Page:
ID Cards – where are we going?

It is easily forgotten that the only time Britain
had an identity card system was between 1939 and 1952. The compulsory issue of identity
cards was part of the terms of the National Registration Act 1939, a piece of
wartime emergency legislation.

The Act set up a National Register, containing details of
all citizens. National identity cards were then issued to all civilians on it.

 
The Register comprised `all persons in the United
Kingdom at the appointed time' and `all
persons entering or born in the United Kingdom
after that time'. A Schedule to the Act listed `matters with respect to which
particulars are to be entered in Register'. These were:

1. Names,
2. Sex,
3. Age,
4. Occupation, profession, trade or employment,
5. Residence,
6. Condition as to marriage,
7. Membership of Naval, Military or Air Force Reserves or Auxiliary Forces or
of Civil Defence Services or Reserves. (source)

The ID Cards were issued under the Act for 3
reasons
, to identify the holder to a policeman, to allow the issue of
rations and to allow the allocation of petrol.

Section 6, sub-section 4, of the Act stated:

“A constable in uniform, or any person authorised for the purpose
under the said regulations, may require a person who under the regulations is
for the time being responsible for the custody of an Identity card, to produce
the card to him or, if the person so required fails to produce it when the
requirement is made, to produce it within such time, to such person and at such
place as may be prescribed”

The demise of the system was forecast while the fight
against Hitler was still fierce. In October 1944, Registrar General Sir Earnest
Holderness said that he did “not believe that public opinion will stand
for the retention of [national registration] in its present form”.

Sir Ernest reasoned that once law-abiding citizens no longer
needed to provide details of their address to ensure their ration allowances,
they would not bother to keep their ID cards up to date merely because the
government asked them to.

In 1947, W S Morrison MP made some important criticisms of the system when
it came up for renewal:

“Now that more than two years have passed since the end of the war, we
ought seriously to consider whether the time is not overdue to get rid of what
was an innovation introduced in order to meet a temporary set of conditions.
There is no doubt that they are troublesome documents to some people. They
frequently get lost, involving the owner in difficulties of one kind or another
simply because he has not got a certain piece of paper. Law-abiding citizens
who live in one community are particularly prone to lose them because they are
known by all their neighbours and do not carry the cards. The dishonest man –
the spiv, as he has been called – is generally possessed, I am told, of five or
six different identity cards which he produces at his pleasure to meet the
changing exigencies of his adventurous career. So in the detection and
prevention of crime no case can be made out for the identity card.”

And later in the debate, Morrison went on:

“The argument advanced on second reading – I conceive it to be the main
argument for the retention of these troublesome documents – was that as long as
rationing persists they are necessary. I do not believe it. We were told in the
House the other day that there are 20,000 deserters still at large. How have
these 20,000 persons contrived to equip themselves with food and clothing? Ex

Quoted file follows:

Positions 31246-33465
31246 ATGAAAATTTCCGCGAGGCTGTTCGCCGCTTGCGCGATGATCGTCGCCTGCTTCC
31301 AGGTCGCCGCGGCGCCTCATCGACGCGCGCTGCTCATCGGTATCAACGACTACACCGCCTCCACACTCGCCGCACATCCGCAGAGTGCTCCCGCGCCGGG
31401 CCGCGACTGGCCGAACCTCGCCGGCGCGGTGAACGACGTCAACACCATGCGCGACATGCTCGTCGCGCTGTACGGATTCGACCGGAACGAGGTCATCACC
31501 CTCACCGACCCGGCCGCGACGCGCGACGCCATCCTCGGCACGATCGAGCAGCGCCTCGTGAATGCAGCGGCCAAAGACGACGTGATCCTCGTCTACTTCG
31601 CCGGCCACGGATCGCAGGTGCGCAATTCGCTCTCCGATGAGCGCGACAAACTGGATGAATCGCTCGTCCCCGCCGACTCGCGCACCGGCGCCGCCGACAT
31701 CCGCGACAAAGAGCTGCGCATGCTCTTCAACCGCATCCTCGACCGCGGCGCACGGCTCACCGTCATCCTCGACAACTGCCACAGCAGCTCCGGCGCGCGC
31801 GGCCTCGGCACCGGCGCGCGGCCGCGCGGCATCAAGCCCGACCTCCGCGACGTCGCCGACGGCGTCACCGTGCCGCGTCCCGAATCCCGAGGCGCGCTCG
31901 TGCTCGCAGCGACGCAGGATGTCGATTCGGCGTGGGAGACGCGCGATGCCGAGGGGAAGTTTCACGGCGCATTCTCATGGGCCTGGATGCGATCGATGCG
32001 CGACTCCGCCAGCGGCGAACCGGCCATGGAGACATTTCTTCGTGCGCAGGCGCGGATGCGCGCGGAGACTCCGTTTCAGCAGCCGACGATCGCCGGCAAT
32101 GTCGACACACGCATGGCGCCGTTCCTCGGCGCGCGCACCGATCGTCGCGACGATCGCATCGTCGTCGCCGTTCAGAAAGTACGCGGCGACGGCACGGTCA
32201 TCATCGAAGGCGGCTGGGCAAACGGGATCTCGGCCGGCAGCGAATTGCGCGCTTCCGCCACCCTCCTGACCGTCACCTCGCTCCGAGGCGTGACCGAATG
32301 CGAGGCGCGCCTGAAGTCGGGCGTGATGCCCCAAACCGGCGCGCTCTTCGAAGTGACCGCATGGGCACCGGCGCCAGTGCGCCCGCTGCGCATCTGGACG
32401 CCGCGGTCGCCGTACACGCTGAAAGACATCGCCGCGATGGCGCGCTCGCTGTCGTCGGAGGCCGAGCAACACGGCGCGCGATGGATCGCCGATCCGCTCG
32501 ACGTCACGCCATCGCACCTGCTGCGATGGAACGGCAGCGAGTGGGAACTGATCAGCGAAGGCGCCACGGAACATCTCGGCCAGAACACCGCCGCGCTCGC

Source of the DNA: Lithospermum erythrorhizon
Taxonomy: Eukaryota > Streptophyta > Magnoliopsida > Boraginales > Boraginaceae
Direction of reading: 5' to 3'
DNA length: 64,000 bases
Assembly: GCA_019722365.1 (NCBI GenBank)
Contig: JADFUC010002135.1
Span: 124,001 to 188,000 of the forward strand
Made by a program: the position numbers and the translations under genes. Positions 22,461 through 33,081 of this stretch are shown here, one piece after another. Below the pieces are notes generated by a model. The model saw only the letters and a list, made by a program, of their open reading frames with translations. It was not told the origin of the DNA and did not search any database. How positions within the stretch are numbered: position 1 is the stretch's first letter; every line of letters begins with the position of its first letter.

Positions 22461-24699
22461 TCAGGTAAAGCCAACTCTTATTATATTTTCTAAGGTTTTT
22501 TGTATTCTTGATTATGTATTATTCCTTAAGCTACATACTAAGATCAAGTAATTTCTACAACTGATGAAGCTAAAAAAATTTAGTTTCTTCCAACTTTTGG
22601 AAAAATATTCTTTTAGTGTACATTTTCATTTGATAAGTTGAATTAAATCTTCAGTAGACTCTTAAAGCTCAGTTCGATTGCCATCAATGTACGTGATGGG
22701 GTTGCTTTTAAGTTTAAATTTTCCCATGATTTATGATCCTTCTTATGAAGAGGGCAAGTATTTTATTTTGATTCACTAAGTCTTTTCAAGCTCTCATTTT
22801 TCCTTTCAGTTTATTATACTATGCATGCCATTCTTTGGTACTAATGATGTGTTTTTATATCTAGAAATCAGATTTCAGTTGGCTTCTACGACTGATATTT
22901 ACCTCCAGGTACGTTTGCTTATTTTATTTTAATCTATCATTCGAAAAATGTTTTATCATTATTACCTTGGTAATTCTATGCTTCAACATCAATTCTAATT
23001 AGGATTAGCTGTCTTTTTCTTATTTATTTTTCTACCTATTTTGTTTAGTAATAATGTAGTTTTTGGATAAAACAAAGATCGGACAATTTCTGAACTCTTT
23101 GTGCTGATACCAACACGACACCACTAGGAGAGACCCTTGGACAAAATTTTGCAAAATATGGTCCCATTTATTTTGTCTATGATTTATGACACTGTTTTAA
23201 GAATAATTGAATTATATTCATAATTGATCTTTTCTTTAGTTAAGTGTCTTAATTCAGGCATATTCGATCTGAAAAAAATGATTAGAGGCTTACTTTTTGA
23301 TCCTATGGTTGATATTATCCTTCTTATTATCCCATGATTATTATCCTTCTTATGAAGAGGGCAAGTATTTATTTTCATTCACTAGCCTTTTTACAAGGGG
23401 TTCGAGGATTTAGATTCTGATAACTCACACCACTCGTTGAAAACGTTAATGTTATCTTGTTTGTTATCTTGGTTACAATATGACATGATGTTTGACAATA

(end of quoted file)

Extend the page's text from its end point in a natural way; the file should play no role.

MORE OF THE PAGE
hypothesi they cannot be possessed of valid honest identity cards, but that has
not prevented them from sustaining themselves with food and clothing themselves
with raiment without these documents. Therefore, as a deterrent to the evasion
of the rationing arrangements the case is proved that they are of little or, at
the best, of speculative value.”

Although this attack did not succeed in getting the system abolished it did
draw a denunciation of identity cards from the Government's spokesman, Aneurin
Bevan:

“I believe that the requirement of an internal passport is more
objectionable than an external passport, and that citizens ought to be allowed
to move about freely without running the risk of being accosted by a policeman
or anyone else, and asked to produce proof of identity”

Morrison had been right to cast doubt on the true reason for the retention
of identity cards. It was the wider web of  identity checks – their use in
all Post Office transactions, for instance, and their use by the police – which
constituted the true reason for keeping them for so long. C.H. Rolph, himself
an ex-policeman, writes:

“The police, who had by now got used to the exhilarating new belief
that they could get anyone's name and address for the asking, went on calling
for their production with increasing frequency. If you picked up a fountain pen
in the street and handed it to a constable, he would ask to see your identity
card in order that lie might record your name as that of an honest citizen. You
seldom carried it; and this meant that he had to give you a little pencilled
slip requiring you to produce it at a police station within two days”

By the time Winston Churchill abolished the cards in 1952
the the civil service had found 137 additional
uses
for them by 39 government departments. 

This is known as function creep. The creeping extra uses of
something once it is in place.

 

Today, as Gordon Brown’s government again assaults the
British public with ID cards, the modern version being an all electronic card with
mass databases to back up data about every facet of your life, the hollow
promises that they will only carry information about your name, address, date
of birth and other minimal information and be used only to identify people who
wish to access government services or to stop terrorism is a lie in the extreme.

In the 1940's Cards were used to create proof of extra children, to claim extra
ration books, to allow deserters to pass undetected, to make fraudulent